> links' are topology summaries and will not reflect the 'real 
> topology', i.e to make sure you don't have routing loops the TTZ 
> border routers can only use the tunnels when they have been 
> redistribugted to everyone i.e. after everyone has the same topology 
> (how you do that?).
> Otherwise they must use the 'previous' topology before the 
> summarization into virtualk links. Yes, those are transient loops but 
> having 10 TTZ borders will generate already
> 50 tunnel summaries and they take time to distribute.
> [Huaimo] The number of edge nodes of a TTZ should be small.
_should_ be small is not sufficient normally for a working protocol in the wild. I fail to see how you want to guarantee that if someone simply connects a router in the area to a TTZ router in the same area. They will form an adjacency by default, right ? So you don't even have something like area-id protection to not form adjancencies on misconfigurations (as in 'tons-of-TTZ' routers accidental misconfig)
[Huaimo2] Some check will be done.

> . no indication how internal reachability within TTZ is guaranteed & 
> summarized and how it is guaranteed that e.g.
> prefixes are not being reimported as type 5 or 7 into the TTZ again 
> through backdoor mechanisms (e.g. TTz borders in two different areas) 
> in case TTZ ends up summarizing.
> [Huaimo] Can you give more details about this?
well, if you start to slosh 160 /32's out the area, pretty soon you wil be tempted to summarize as well (as in OSPF standard area).  Then you run into type  5-7 problems (as OSPF area summaries do) and you'll have to re-invent or re-use all those mechanisms again.
[Huaimo2] It seems that this should be handled by ABRs since a TTZ is in one area. 

> b) I don't understand 8.3. What is "a TTZ is virtualized as a group of 
> edge routers of the TTZ connected". Section 7 implies that TTZ edges 
> are advertised as full mesh of 'virtualized links'. Contradiction ?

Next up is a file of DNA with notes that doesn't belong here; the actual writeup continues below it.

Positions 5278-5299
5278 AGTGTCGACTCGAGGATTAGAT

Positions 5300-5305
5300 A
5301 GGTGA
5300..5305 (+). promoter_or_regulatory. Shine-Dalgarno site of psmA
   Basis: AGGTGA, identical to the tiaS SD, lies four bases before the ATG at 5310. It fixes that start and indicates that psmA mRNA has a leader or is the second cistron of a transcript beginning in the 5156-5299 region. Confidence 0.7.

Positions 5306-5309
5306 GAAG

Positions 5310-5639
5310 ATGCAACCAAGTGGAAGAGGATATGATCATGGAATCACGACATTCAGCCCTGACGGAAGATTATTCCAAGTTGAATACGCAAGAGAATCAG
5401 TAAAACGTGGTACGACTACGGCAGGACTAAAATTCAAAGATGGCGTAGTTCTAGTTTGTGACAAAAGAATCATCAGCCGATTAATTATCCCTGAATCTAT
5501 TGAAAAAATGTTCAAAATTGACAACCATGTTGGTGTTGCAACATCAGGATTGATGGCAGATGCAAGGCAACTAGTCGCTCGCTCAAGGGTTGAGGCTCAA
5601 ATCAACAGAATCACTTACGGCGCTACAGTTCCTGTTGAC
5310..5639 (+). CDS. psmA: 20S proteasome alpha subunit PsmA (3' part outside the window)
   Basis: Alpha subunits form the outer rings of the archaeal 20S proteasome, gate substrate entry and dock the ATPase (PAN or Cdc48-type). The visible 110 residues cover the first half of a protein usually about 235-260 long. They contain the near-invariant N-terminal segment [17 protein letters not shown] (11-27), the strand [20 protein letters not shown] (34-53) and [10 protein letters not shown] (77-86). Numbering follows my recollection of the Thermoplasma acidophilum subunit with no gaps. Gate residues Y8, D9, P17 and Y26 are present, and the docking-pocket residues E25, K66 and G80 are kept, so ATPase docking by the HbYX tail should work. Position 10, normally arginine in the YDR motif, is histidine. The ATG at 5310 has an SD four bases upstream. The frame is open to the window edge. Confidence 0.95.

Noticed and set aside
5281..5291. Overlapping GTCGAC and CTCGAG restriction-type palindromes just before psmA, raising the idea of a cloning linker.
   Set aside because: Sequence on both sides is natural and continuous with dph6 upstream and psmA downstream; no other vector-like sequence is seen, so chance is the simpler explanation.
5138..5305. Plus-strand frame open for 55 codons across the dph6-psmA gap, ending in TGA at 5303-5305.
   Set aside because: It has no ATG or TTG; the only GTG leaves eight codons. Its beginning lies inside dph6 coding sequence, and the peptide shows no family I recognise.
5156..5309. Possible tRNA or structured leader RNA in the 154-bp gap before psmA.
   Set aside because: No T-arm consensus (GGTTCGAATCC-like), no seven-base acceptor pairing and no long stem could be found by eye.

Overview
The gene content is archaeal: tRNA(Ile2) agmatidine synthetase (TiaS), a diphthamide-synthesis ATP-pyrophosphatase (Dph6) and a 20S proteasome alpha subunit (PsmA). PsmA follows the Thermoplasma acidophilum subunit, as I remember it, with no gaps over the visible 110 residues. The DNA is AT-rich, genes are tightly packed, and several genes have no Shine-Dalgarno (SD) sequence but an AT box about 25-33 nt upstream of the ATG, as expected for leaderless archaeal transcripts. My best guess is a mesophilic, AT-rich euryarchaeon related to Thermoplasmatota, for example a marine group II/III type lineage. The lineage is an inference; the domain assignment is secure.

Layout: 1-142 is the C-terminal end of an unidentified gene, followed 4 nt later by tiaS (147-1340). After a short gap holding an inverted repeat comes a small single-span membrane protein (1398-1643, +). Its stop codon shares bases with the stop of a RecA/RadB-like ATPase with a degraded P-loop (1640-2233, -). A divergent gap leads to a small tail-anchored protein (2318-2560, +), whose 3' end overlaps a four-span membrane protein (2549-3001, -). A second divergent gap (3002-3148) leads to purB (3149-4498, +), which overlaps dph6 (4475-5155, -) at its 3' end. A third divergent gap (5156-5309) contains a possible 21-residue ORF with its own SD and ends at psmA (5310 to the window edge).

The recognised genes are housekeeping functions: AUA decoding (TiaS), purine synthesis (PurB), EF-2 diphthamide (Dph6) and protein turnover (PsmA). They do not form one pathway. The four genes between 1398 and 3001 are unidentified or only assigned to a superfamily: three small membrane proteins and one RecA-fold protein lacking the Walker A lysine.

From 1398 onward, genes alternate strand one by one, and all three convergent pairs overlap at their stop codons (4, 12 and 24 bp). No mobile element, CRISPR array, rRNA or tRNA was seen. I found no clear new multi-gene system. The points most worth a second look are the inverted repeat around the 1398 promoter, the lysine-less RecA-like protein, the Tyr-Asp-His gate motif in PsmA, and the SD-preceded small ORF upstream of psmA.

> [Huaimo] Full mesh connections of the edges is one type of connections of the edges. The above sentence indicates that a TTZ may have a type of connections including full mesh.
Then this will become nothing else but 'abstract node representation' in PNNI you're re-inventing here then (hub-spokes, weighted centers of graphs, tangentail shortcuts & all the other animals of the zoo). This was a famour rathole I suggest to revisit despite ATM not being the hottest technology (anymore ;-))
> So, my gut feeling is after everything has been solved this will be 
> more complex or equal to areas in terms of configuration, behavior, 
> contraints for a questionable gain of having a full-mesh-TTZ construct 
> versus a prefix-summary ABR construct.
> [Huaimo] Configuring a TTZ will be simpler than configuring an area. We are working on it.
> The behavior should also be simpler.
as I said and it's original jest of my mail, after you're done with all the problems, I would be highly surprised if this proves the case.  But that just my personal rusty 2c

Sorry to be tough but tough love is best love for internet drafts often '-)
[Huaimo2] Questions and discussions help to improve the draft a lot. 

-- tony

OSPF mailing list